Let’s take a look at the NL East, where anyone, well, almost anyone can emerge as the winner. I’ll take a look at the teams in alphabetical order, saving the Nats for last, where they belong. The Marlins, Mets, Phillies, and Braves will all be contending this year, with question marks on every team. Who will emerge as the NL East champion?
Last year, the Braves finished in fourth place leap years behind the third place Marlins. They are now younger, stronger, and faster. They have also padded their pitching rotation with savvy vets Derek Lowe and Javier Vasquez. They will anchor a rotation that includes Kenshin Kawakami and Jair Jurrjens. The lineup will include McCann, a power hitting catcher.
Besides that, there are a lot of questions marks. Kotchman, Kelly Johnson, Garret Anderson, and Escobar are all great role players, but there are too many of those on this team.
Schafer is a steroid-using question mark, and Jeff Francouer has to prove himself once again.
The rotation is decent, especially once they call up phenom Tommy Hanson from AAA. They also have a decent bullpen with Rafael Soriano and Mike Gonzalez. The depth on offense isn’t legit though.
This team contended with the Mets and Phillies down to the wire last year. I think they’ll be right behind those two teams once again. They boast a young, beastly pitching staff, which many consider the best in the NL East.
Nolasco, Josh Johnson, Volstad, Anibal Sanchez, and Andrew Miller have a lot to learn, though. They can all strike out the best of them, but we all saw what happened to Dontrelle Willis. Is that the fate of the Marlins' pitching staff? Or will they be the best indeed?
The lineup is also young, and there aren’t many studs besides Hanley Ramirez. Uggla can hit for power, but hits around .240, while Maybin, Hermida, Baker, and Cantu can turn into studs, but haven’t yet. The bullpen is weak, with Matt Lindstrom as the closer.
New York Mets
The Mets failed to make the playoffs with their second collapse in a row last year. It won’t happen again this year. Their biggest question mark is their pitching staff, and surprisingly it's not the bullpen.
They had the worst bullpen of all the major contenders last year, but shored it up with the acquisitions of JJ Putz and FRod. Long relief may still be an issue, though. But if the starters can get to the seventh, you can pretty much wrap up the game. The question is, can the starters get to the seventh?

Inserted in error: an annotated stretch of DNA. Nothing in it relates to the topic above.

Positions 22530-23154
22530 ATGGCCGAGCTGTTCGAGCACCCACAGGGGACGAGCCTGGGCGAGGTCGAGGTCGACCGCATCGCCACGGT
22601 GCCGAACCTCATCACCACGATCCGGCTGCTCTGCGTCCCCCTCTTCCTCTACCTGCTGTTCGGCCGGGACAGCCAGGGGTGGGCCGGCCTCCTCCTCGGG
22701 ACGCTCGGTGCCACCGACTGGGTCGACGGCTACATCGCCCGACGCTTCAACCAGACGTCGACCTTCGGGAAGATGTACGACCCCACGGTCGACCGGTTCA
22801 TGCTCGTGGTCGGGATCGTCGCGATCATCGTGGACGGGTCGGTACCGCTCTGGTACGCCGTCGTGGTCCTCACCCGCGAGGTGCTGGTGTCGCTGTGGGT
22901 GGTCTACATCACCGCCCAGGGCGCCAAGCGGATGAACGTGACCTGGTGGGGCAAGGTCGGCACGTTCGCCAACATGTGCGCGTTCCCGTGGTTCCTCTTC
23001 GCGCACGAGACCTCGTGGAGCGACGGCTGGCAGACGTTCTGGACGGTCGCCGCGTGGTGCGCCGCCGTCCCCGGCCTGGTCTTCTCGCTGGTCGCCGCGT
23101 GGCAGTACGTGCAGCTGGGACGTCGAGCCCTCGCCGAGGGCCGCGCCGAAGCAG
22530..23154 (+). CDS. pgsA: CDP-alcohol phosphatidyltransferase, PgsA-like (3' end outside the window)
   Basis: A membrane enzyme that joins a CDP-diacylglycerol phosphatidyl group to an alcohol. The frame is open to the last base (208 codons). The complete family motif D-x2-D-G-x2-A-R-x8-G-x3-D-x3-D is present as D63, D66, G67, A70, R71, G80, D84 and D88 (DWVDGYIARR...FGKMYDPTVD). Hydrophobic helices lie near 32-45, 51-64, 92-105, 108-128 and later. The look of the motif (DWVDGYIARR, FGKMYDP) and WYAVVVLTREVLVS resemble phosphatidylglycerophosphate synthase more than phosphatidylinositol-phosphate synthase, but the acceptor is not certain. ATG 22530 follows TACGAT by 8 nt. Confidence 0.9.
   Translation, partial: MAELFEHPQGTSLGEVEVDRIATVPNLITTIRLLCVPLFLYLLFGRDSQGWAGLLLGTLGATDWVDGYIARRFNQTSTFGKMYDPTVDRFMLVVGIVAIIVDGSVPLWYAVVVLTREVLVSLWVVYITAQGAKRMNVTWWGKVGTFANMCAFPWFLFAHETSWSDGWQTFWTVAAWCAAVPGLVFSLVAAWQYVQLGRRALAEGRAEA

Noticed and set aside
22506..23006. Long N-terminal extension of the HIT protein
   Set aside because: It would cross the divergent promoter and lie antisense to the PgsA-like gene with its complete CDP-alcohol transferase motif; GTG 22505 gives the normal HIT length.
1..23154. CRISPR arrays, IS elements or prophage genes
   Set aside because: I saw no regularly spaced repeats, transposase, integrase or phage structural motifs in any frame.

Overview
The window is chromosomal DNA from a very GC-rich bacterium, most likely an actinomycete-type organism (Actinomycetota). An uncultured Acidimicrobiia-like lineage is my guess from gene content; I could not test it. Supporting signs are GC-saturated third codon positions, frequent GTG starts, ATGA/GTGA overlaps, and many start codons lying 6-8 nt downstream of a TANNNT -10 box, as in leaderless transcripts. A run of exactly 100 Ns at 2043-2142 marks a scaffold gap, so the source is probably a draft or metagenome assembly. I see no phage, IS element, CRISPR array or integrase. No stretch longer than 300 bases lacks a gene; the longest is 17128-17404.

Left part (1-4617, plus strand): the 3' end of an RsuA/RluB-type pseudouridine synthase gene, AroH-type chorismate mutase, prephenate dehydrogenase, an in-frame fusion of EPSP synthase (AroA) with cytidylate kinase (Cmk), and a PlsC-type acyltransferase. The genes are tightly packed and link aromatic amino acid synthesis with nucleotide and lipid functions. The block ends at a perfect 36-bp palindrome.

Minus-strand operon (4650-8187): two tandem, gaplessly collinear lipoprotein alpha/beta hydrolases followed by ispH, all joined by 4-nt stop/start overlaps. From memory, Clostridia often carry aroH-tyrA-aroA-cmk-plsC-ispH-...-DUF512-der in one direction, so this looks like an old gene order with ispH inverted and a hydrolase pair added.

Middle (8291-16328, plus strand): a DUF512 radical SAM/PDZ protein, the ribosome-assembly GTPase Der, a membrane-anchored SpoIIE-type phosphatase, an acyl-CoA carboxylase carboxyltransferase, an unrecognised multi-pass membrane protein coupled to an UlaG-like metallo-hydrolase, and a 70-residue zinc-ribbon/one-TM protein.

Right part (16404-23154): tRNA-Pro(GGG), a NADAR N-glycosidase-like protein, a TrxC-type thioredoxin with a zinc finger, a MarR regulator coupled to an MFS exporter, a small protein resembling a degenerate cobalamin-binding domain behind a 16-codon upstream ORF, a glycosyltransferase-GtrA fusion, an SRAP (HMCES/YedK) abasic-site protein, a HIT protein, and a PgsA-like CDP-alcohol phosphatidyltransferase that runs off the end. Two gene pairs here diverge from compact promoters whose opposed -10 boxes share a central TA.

Santana is a stud, but there have been talks about cutting down his workload. The rest of the staff is full of question marks. Maine, Oliver Perez, and Mike Pelfrey have to step up and get it done in order for this team to make the playoffs.
Having an offense like the one the Mets do does help the staff a bit. This lineup boasts power and speed with Carlos Delgado, David Wright, Jose Reyes, and Carlos Beltran. Daniel Murphy may be a nice surprise in left field.
The Phillies astonishingly came back to win the division last year. Can they do it again? They have the studs to get it done. Cole Hamels leads a staff that is a bit better than the Mets staff, but has the same amount of questions marks.
If Oliver Perez breaks out, why can’t Brett Myers round back into form? What if John Maine and Joe Blanton are just good No. 4 pitchers, but can’t get it done higher up in the rotation come September?
The Phillies, just like the Mets, have a robust lineup that doesn’t lack power or speed; trust me, they won’t miss Pat Burrell much. Howard, Utley, Rollins, Ibanez, Victorino, and Werth have the Phillies thinking repeat. The rotation, along with Hamels, includes Myers, Jamie Moyer, and Blanton.
There aren’t many concerns with the bullpen that includes Lidge, Madson, JC Romero, Durbin, and Eyre. They don’t match up with the Mets here, but they have more depth in the pen and the lineup.
The reason why baseball doesn’t have much parity is because of teams like this. If anyone thinks that this team will contend, they need to lay off the Melatonin.
The lineup has some power with Nick Johnson, Adam Dunn, and Ryan Zimmerman, but has more questions than answers. Milledge and Dukes have potential to be all stars; personally, I don’t think either ever gets there.
There is some good depth with Willingham, Dmitry Young, Bard, Belliard, Kearns, and Patterson being added.
Their pitching staff is also full of question marks. I’ll admit it looks better than recent years with Lanna, Scott Olsen, Daniel Cabrera, and rookie sensation Jordan Zimmerman, but it won’t match up well with any of the other East teams. Joel Hanrahan is a decent closer but won’t be getting many save chances in this loaded division.
I know, it looks a lot like last year. But the top four teams will be closer than last, and the Nats may add a few wins to last year’s total.
I still think due to the Mets and Phillies being powerhouses, and the Marlins having a great pitching staff, the Braves will once again find themselves in fourth place. Only, this time, they won’t be 13 games behind Florida.
This will be a good race for third. I think the Marlins will edge them by only a few games, with both teams only being no more than 10 behind the Mets and Phillies.
The Nationals will once again be in last, and contend for worst record in the NL, if not the majors. However, they have made some strides in the right direction. They just play in a very competitive division.
I don’t think that Maine, Perez, and Pelfrey get it done for the Mets, but their offense will carry them to a wild card. Phillies have the pieces to get it done again, matching the Mets stride for stride. The only reason I’ll take the Phillies to take the division is because I don’t want to be wrong when the Mets blow another late September lead.